For the second session of camp, my horsemanship student cohort increased from one to five. I have three hours per day teaching horsemanship, and my initial student managed to continue to schedule herself for private lessons – a condition of the campers signing up for the class is that they attend daily, which doesn’t sound hard, but my camp’s schedule is designed to be partially mix and match – and the four newbies were scheduled for a different period during the day. They weren’t all strictly new: one girl in the class of four had observed a couple of lessons during the first session of camp, and had picked a few things up quickly.
Going from a class of one to a class of four was daunting, and I knew immediately that each of the students having their own horse in the ring simultaneously was a recipe for chaos, if not disaster. After a few false starts, my boss and I settled on a system: the four campers were paired up, we’d work with two horses per day and they’d switch part way through. So the horse that each camper had chosen would get used every other day for an hour, and each camper would be learning to work with two horses, thus expanding their experience.
Ultimately, it’s turned out really well, but there was one more hiccough at the beginning. The class is formed of two girls and two boys. I knew three of the campers from my time at camp last year, and two of them are challenging kids. They’re quite friendly in their own quirky way, because they’re peas in a pod. The other two kids in the class are quite different, but far easier to handle socially: one is very outgoing, confident and charming, whereas the other is quiet but friendly, easy-going and attentive.
I took my boss’s advice regarding the pairings, which we decided upon based on expected skill-level and horse-related experience. The pairings selected meant that the kids who are friends have been separated. When the kids swapped over at the designated point during the first session run under this system, one of the quirky kids disappeared back to the barn, leaving me at the arena with the kids and horses still participating, even though I’d stated that the point was so that they could work in teams, observe each other and share ideas or give feedback.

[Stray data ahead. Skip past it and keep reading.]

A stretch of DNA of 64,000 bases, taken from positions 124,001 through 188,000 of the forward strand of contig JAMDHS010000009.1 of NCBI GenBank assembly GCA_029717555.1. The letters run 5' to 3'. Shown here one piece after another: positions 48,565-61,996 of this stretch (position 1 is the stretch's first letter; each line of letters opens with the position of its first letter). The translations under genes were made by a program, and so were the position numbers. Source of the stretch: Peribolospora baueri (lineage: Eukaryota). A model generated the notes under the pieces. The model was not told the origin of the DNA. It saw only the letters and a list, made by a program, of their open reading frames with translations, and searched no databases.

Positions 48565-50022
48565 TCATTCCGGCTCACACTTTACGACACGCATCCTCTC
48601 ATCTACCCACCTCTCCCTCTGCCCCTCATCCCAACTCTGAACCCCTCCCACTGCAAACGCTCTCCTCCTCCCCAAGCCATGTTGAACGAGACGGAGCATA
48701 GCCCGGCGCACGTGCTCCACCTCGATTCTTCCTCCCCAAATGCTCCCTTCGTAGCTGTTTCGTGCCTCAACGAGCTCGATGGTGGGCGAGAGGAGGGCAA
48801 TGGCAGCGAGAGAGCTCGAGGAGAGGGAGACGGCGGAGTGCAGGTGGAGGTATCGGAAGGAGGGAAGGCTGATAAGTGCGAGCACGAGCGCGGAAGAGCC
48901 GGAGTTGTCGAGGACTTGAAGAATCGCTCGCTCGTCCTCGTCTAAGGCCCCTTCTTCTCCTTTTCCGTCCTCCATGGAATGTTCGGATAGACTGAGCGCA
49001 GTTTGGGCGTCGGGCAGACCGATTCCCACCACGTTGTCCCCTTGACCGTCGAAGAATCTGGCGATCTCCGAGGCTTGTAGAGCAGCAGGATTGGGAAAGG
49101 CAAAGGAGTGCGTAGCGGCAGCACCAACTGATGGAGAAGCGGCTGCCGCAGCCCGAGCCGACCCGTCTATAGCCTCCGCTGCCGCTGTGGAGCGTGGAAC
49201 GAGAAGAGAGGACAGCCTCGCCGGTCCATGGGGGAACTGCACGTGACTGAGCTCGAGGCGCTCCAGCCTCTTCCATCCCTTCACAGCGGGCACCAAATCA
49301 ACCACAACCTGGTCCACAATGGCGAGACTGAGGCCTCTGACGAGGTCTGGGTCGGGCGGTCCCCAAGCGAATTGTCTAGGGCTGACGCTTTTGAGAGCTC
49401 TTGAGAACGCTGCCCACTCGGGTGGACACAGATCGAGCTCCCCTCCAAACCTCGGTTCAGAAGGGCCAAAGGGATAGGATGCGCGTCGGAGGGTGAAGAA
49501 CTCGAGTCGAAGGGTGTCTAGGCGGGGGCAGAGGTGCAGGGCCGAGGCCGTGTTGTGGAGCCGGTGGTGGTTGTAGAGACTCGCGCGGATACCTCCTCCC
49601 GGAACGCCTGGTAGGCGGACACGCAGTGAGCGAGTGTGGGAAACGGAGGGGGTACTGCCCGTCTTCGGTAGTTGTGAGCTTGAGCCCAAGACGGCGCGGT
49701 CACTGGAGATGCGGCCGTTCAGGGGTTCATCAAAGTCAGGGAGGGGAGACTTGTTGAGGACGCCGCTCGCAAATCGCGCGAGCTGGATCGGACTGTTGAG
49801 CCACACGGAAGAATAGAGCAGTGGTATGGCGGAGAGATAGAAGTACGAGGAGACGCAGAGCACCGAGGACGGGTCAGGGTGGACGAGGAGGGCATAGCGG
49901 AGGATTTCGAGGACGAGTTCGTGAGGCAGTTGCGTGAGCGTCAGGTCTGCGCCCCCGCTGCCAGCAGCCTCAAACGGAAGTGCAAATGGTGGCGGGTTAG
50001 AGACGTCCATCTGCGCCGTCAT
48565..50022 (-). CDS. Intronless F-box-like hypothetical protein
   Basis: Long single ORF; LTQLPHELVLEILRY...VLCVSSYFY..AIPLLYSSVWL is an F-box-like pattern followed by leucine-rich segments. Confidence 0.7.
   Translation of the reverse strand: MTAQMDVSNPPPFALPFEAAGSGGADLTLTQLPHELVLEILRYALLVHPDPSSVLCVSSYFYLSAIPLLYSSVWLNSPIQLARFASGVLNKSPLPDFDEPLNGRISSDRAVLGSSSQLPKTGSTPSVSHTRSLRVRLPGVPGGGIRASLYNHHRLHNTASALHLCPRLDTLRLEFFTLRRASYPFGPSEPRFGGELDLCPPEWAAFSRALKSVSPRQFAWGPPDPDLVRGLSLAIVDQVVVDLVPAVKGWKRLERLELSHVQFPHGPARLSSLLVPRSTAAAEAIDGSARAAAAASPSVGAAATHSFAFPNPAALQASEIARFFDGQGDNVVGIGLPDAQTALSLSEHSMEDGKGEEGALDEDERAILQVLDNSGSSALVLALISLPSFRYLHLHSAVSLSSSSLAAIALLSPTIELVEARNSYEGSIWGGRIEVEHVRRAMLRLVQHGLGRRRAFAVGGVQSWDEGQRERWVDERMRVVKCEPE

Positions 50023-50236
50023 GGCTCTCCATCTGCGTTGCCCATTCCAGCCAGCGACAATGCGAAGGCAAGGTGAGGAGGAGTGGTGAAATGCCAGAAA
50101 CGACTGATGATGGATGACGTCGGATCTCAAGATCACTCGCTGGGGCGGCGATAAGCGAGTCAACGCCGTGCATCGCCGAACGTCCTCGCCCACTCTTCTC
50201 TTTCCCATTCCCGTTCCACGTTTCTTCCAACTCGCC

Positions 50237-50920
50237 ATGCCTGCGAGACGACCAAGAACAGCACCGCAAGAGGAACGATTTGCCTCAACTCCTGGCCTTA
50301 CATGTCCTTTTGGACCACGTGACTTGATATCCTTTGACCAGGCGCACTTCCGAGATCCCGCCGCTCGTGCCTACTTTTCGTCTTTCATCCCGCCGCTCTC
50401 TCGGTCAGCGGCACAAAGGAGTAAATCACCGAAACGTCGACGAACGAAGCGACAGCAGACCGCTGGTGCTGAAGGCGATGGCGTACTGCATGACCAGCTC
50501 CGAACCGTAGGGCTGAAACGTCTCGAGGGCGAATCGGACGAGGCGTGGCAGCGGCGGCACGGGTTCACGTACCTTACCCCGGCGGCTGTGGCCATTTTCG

Fortunately, when the class was over, I had time to seek the camper out and establish what the issue was. I was unsurprised to learn that she found her partner irritating; my Dad and all other NLP practitioners will be unsurprised to hear that it’s a case of, “if you spot it, you’ve got it”, meaning that the issues she identified with her partner are flaws she herself demonstrates. The interesting part is that, as they are different personalities, they interpret these character traits differently: one person finds it irritating in their partner and cannot see that they too exhibit this behaviour, whereas the other partner was willing to be flexible.
With a full season of camp behind me, I took a deep breath and brokered a negotiation worthy of United Nations membership, proving to myself how far I too have come in a year. I was assisted by my belief in the subject matter and the format of the class, using powers of persuasion to ask the camper to give things another go. I spoke carefully to the other camper and held my breath during the following session, crossing various appendages for the class to run smoothly. Thankfully, no further negotiations or heart to hearts were necessary, and the remainder of the sessions progressed well.
The campers and their personalities managed to figure things out, and the horses in return have responded well. For my next trick? Managing the dynamic as it changes again when one person leaves camp for the summer and the others remain to work with their equine partners and continue their journey with me. Watch this space…